Liquid Ink

The official website of Gint Aras, Finalist 2016 CWA Book Award


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Zora Neale Hurston on women, men and memory

I’m continuing my quotations from Black American intellectuals today with these opening paragraphs from Their Eyes Were Watching God, Zora Neale Hurston.

Ships at a distance have every man’s wish on board. For some they come in with the tide. For others they sail forever on the horizon, never out of sight, never landing until the Watcher turns his eyes away in resignation, his dreams mocked to death by Time. That is the life of men.

Now, women forget all those things they don’t want to remember, and remember everything they don’t want to forget. The dream is the truth. Then they act and do things accordingly.

So the beginning of this was a woman and she had come back from burying the dead. Not the dead of sick and ailing with friends at the pillow and the feet. She had come back from the sodden and the bloated; the sudden dead, their eyes flung wide open in judgement.

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Photo of Zora Neale Hurston from Wikipedia


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Readers ask: How’s it feel to kill a character?

I’ve been holding off answering some of the questions I’ve received about The Fugue because the book is really hard to talk about without giving up spoilers. Even skilled interviewers like Amy Danzer of New City (click for interview) and Rick Kogan of WGN (click for interview) had to find clever ways of talking about the book to keep from revealing too much.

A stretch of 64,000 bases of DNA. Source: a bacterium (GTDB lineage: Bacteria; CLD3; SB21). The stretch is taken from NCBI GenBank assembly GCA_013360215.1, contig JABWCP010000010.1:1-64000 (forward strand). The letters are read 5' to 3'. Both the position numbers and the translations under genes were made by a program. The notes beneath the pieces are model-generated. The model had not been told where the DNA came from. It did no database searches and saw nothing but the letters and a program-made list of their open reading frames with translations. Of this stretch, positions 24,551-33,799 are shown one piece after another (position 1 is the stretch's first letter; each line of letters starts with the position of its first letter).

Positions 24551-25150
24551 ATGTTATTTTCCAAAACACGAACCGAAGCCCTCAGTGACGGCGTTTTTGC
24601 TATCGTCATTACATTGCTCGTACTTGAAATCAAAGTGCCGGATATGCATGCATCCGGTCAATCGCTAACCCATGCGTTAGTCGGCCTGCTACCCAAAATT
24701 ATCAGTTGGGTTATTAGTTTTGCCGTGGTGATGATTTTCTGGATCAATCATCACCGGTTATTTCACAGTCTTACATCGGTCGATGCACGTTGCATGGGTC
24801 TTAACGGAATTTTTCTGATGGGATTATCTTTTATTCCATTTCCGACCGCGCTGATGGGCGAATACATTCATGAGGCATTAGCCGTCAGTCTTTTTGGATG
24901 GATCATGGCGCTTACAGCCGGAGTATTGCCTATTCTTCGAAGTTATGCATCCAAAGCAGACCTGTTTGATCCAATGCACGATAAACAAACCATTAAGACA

At this point, I’ve gathered enough questions that I can start blogging on a more regular basis. I’ve found some to be really the provocative.

So, here’s the first:

How’s it feel to kill a character?

I’d be lying if I said it wasn’t fun sometimes. To blow off steam, sometimes I’ll just write torture scenes in my notebook, most so over-the-top that they become nonsense. “Blood and brains were everywhere. Everywhere. She’d find bits of spongy brain in her pencil case months later.”

Of course, sometimes the death of a character is a really intense moment. Death is a central theme in my books, especially in connection to religion and love. I’ve written death scenes that have left me crying afterwards. There’s one particular bit in The Fugue that I feared writing. It has to do with a hanging. When I did finally complete it, I went for a long walk through Morningside Heights Park at around 2:00 AM.

I think it’s important to explain what assumptions I bring to my writing. I don’t feel very strongly influenced by the Hollywood narrative in which the good guy survives. I assume I’m treating representations of real people, and so death is a certainty for every character I’ve ever written. Sometimes that death happens within the plot, and some deaths are more gruesome than others. In The Fugue, some people burn alive; another one goes to sleep and never wakes up; a third is killed in a bus shelter; one guy gets kicked in the head by a horse.